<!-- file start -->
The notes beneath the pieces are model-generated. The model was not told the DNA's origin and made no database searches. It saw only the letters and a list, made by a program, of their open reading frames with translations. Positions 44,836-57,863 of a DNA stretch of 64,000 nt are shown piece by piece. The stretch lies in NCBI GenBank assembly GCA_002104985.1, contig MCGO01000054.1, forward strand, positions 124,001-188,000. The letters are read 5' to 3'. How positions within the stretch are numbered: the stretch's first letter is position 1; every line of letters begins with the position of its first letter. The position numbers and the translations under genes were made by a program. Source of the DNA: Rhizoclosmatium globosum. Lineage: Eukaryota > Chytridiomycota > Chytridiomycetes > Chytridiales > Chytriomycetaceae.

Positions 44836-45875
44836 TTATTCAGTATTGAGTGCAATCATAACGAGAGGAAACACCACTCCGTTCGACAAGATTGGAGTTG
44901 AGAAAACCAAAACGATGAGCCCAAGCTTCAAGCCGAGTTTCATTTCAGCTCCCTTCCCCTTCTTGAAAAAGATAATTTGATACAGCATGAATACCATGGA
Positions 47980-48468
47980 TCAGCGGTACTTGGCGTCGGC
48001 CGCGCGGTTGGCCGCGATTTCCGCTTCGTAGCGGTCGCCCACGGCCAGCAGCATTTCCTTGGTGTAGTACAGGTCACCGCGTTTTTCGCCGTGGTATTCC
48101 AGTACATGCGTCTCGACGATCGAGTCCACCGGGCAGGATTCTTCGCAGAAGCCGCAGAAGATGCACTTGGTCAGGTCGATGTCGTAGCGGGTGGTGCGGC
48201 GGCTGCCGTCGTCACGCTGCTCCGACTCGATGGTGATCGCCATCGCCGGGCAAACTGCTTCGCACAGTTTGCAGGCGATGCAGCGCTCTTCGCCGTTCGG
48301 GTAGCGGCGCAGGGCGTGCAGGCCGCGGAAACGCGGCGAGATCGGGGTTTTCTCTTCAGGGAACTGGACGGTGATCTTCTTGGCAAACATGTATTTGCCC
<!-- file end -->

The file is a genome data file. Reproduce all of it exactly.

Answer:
The notes beneath the pieces are model-generated. The model was not told the DNA's origin and made no database searches. It saw only the letters and a list, made by a program, of their open reading frames with translations. Positions 44,836-57,863 of a DNA stretch of 64,000 nt are shown piece by piece. The stretch lies in NCBI GenBank assembly GCA_002104985.1, contig MCGO01000054.1, forward strand, positions 124,001-188,000. The letters are read 5' to 3'. How positions within the stretch are numbered: the stretch's first letter is position 1; every line of letters begins with the position of its first letter. The position numbers and the translations under genes were made by a program. Source of the DNA: Rhizoclosmatium globosum. Lineage: Eukaryota > Chytridiomycota > Chytridiomycetes > Chytridiales > Chytriomycetaceae.

Positions 44836-45875
44836 TTATTCAGTATTGAGTGCAATCATAACGAGAGGAAACACCACTCCGTTCGACAAGATTGGAGTTG
44901 AGAAAACCAAAACGATGAGCCCAAGCTTCAAGCCGAGTTTCATTTCAGCTCCCTTCCCCTTCTTGAAAAAGATAATTTGATACAGCATGAATACCATGGA
Positions 47980-48468
47980 TCAGCGGTACTTGGCGTCGGC
48001 CGCGCGGTTGGCCGCGATTTCCGCTTCGTAGCGGTCGCCCACGGCCAGCAGCATTTCCTTGGTGTAGTACAGGTCACCGCGTTTTTCGCCGTGGTATTCC
48101 AGTACATGCGTCTCGACGATCGAGTCCACCGGGCAGGATTCTTCGCAGAAGCCGCAGAAGATGCACTTGGTCAGGTCGATGTCGTAGCGGGTGGTGCGGC
48201 GGCTGCCGTCGTCACGCTGCTCCGACTCGATGGTGATCGCCATCGCCGGGCAAACTGCTTCGCACAGTTTGCAGGCGATGCAGCGCTCTTCGCCGTTCGG
48301 GTAGCGGCGCAGGGCGTGCAGGCCGCGGAAACGCGGCGAGATCGGGGTTTTCTCTTCAGGGAACTGGACGGTGATCTTCTTGGCAAACATGTATTTGCCC